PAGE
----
• Hitomi is excited for the culture festival and admires the MSB shirt Kurumi has ordered for everyone. Standing for the Mahou Sashin Bijutsu Club (Magic-Photography-Arts), the shirt has a deliberately tacky feel to it. It is a fantastic coincidence that both Japanese (魔法) and English forms of magic begin with the character ‘m’, making the abbreviation work out with its first character. The root “魔” (literally “Devil” in Chinese: this character has 鬼 within, which is Chinese for “ghost”) in Cantonese is also read as jyutping mo1. Translated word-per-word in Chinese, 魔法 is “Devil Arts”, likely a consequence of the Chinese viewing magic as being unnatural. Following the English term magic back to the Old Persian word maguš, wherein magu has roots to “being able to” in Proto-Indo-European. The roots are vastly different, hence my remarks about the coincidence being a curious one.

  • Asagi summons up the courage to sell her rabbit photographs to visitors and is successful. She becomes quite animated afterwards, displaying pure joy that others like her photographs. For me, I am now inclined to say that rabbits are likely the pet of choice for me should I ever choose to get a pet: rabbits have a long life and can live upwards of twelve years, are very clean and are adorable beyond words: despite my interest in shooters and military history, I love small, soft animals.

  • The particle effects used when Hitomi and Kohaku send their guests into the drawing are identical to those used in Glasslip whenever Tōko peered through glass beads and gazed into the future to see the things that could come to pass. The commonalities here are likely a consequence of P.A. Works reusing an existing asset to convey magic, but for me, it’s also a sign that The World in Colours is Glasslip as it should have been. That magic creates a glow implies the emission of photons, which occurs when an electron moves from a high energy orbit to a low energy orbit, with the energy difference manifesting as electromagnetic radiation. Magic in The World in Colours, then, is probably drawn from control of energy, similar to the magic of Harry Potter, even if the effects are quite different.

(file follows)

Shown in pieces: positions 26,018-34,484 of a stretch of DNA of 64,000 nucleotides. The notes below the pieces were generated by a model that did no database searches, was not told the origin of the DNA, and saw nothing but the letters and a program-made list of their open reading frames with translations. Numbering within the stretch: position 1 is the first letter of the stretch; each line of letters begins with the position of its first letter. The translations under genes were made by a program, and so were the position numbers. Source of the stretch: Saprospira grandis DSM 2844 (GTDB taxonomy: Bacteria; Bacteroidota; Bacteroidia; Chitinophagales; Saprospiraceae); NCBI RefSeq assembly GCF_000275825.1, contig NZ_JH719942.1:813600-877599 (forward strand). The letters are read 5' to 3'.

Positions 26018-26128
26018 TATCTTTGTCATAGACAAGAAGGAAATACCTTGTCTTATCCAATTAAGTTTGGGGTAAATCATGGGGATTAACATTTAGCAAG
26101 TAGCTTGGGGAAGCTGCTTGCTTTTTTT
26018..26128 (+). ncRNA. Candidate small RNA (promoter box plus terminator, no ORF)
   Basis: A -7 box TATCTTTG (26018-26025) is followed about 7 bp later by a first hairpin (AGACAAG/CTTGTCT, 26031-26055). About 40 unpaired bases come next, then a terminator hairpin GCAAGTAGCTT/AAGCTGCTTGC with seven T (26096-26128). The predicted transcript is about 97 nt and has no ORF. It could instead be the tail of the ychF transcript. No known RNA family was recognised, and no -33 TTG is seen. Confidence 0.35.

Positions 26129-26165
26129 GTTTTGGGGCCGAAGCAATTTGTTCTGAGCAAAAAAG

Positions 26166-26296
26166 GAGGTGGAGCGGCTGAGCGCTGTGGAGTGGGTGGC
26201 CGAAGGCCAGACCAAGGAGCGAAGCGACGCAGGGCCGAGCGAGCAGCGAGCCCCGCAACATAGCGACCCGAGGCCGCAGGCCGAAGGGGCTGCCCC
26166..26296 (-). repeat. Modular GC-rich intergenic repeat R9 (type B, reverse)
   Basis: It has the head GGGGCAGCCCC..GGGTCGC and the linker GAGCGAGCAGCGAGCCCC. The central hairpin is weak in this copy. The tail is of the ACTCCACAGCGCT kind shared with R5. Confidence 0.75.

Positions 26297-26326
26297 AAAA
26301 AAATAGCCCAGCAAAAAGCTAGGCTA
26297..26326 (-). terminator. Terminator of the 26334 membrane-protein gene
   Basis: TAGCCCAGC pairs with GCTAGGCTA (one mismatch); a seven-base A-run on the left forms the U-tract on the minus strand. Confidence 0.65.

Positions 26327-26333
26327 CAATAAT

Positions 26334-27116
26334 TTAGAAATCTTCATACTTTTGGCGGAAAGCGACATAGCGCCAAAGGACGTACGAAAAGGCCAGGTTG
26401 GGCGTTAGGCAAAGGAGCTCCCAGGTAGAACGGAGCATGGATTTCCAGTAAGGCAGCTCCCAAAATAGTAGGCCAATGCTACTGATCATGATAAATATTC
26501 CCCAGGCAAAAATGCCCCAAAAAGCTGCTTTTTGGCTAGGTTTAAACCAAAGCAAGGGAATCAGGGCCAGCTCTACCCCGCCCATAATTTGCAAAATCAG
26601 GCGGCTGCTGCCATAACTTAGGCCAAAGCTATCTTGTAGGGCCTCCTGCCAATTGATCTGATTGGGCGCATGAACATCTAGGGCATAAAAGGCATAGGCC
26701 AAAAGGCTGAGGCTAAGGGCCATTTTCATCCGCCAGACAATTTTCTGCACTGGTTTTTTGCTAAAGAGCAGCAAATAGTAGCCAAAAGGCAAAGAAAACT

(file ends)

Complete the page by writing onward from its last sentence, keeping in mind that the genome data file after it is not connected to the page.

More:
• The first day of the culture festival ended up being a great success, and I’m particularly fond of this still, which really captures the Magic-Photography-Arts Club in its full glory. It is great to see everyone together as friends now: while they were once the Photography club who accepted Yuito to make their numbers work, the club is now a lively, full-fledged group able to explore the realms of photography, drawing and magic together. Like Tari Tari‘s Choir-and-sometimes-Badminton Club, having a bit of everything enriches everyone’s experiences far more than a dedicated club could.